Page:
PARIS: Alexandrine Paradis lived over two centuries ago. She dreamed of making her mark on the Paris stage, but a fateful encounter with a doomed prince of France cast her in a tragic role she didn’t want—and couldn’t escape.

Two girls, two centuries apart. One never knowing the other. But when Andi finds Alexandrine’s diary, she recognizes something in her words and is moved to the point of obsession. There’s comfort and distraction for Andi in the journal’s antique pages—until, on a midnight journey through the catacombs of Paris, Alexandrine’s words transcend paper and time, and the past becomes suddenly, terrifyingly present. (Random House 2010)

Rook by Sharon Cameron

History has a way of repeating itself. In the Sunken City that was once Paris, all who oppose the new revolution are being put to the blade. Except for those who disappear from their prison cells, a red-tipped rook feather left in their place. Is the mysterious Red Rook a savior of the innocent or a criminal?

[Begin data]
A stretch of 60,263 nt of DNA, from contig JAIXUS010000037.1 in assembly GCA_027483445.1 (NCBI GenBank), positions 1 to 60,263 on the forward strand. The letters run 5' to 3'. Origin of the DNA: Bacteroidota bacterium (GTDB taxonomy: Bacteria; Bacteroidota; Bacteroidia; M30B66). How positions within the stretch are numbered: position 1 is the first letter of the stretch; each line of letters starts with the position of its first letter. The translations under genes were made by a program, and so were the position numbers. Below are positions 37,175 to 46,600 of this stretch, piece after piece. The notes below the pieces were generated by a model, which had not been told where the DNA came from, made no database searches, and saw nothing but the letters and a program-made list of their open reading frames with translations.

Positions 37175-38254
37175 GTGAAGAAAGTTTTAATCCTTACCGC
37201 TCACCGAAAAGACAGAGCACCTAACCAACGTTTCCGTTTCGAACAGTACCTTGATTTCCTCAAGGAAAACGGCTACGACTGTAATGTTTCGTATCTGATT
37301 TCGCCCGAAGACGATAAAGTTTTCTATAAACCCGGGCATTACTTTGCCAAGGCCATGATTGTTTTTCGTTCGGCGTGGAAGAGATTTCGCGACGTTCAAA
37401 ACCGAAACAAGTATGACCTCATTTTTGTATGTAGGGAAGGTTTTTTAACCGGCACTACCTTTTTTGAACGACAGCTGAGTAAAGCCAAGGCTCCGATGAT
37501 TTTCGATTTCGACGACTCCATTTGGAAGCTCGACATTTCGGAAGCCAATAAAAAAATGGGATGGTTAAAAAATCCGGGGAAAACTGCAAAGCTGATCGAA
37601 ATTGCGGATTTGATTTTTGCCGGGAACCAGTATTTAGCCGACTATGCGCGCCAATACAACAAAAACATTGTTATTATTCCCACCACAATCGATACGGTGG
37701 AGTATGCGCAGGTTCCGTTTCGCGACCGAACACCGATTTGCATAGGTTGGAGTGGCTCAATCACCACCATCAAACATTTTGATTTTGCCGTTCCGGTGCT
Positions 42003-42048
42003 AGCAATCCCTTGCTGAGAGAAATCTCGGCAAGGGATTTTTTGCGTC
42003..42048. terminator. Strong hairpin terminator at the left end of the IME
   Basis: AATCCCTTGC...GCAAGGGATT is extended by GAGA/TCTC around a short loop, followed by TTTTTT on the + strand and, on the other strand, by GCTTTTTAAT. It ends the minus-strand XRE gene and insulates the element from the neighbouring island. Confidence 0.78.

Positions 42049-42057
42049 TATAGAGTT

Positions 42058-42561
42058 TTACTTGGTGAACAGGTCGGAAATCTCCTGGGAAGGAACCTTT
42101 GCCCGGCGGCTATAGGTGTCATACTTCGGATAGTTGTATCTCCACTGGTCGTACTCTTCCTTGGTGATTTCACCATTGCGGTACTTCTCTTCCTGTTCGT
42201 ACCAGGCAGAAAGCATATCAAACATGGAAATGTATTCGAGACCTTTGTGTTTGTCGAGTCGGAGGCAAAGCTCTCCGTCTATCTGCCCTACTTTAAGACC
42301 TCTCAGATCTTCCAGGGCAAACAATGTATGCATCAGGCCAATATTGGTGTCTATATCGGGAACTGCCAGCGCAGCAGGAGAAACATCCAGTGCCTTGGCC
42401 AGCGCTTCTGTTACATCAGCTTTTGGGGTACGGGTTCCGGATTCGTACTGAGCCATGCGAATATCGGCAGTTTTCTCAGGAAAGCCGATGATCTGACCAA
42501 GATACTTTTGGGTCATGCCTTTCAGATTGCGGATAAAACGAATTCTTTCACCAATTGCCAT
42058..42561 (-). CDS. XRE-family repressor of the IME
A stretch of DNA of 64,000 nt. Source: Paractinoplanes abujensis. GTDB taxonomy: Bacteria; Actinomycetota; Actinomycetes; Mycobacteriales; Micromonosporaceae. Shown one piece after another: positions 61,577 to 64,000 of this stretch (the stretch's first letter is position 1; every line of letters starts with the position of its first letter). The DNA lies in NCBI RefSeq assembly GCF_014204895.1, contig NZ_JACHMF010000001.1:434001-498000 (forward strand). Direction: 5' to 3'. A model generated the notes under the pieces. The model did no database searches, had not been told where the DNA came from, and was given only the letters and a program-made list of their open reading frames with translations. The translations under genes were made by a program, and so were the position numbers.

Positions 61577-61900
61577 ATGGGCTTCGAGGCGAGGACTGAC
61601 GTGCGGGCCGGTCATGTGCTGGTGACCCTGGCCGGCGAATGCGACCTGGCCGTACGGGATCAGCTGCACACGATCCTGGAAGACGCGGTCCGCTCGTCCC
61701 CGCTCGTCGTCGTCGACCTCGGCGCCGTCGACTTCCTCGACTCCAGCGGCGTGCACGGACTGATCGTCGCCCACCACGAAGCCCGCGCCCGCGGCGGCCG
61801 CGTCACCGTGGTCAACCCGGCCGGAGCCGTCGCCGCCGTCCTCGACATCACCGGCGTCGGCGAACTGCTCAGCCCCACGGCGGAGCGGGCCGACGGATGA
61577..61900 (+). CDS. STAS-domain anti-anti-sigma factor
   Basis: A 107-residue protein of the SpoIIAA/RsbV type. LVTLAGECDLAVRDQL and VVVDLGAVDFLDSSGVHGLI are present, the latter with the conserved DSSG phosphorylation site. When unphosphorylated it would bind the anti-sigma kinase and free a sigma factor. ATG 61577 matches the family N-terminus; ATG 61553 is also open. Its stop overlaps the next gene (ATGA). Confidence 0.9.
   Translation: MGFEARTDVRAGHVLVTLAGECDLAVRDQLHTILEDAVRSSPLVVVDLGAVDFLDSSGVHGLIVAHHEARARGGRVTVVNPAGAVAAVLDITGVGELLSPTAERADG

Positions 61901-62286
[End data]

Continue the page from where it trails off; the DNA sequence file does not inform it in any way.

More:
Meanwhile, across the sea in the Commonwealth, Sophia Bellamy’s arranged marriage to the wealthy René Hasard is the last chance to save her family from ruin. But when the search for the Red Rook comes straight to her doorstep, Sophia discovers that her fiancé is not all he seems. Which is only fair, because neither is she.

As the Red Rook grows bolder and the stakes grow higher, Sophia and René find themselves locked in a tantalizing game of cat and mouse. (Scholastic 2015)

All book descriptions are the publisher’s book descriptions.

 

 

TPiB: Origami Books for Programming

Origami seems to capture tweens and teens interest in some sort of magical way.  Those that would not sit still for *any* amount of coaxing will sit down for an hour to get a swan or a dragon right if you can just show them the end product and give them step-by-step directions.  While you can find tons of website and tutorials on the Internet, my program room is never where the computers are, so unless I’m printing out multiple copies of every animal we want to make, I need BOOKS.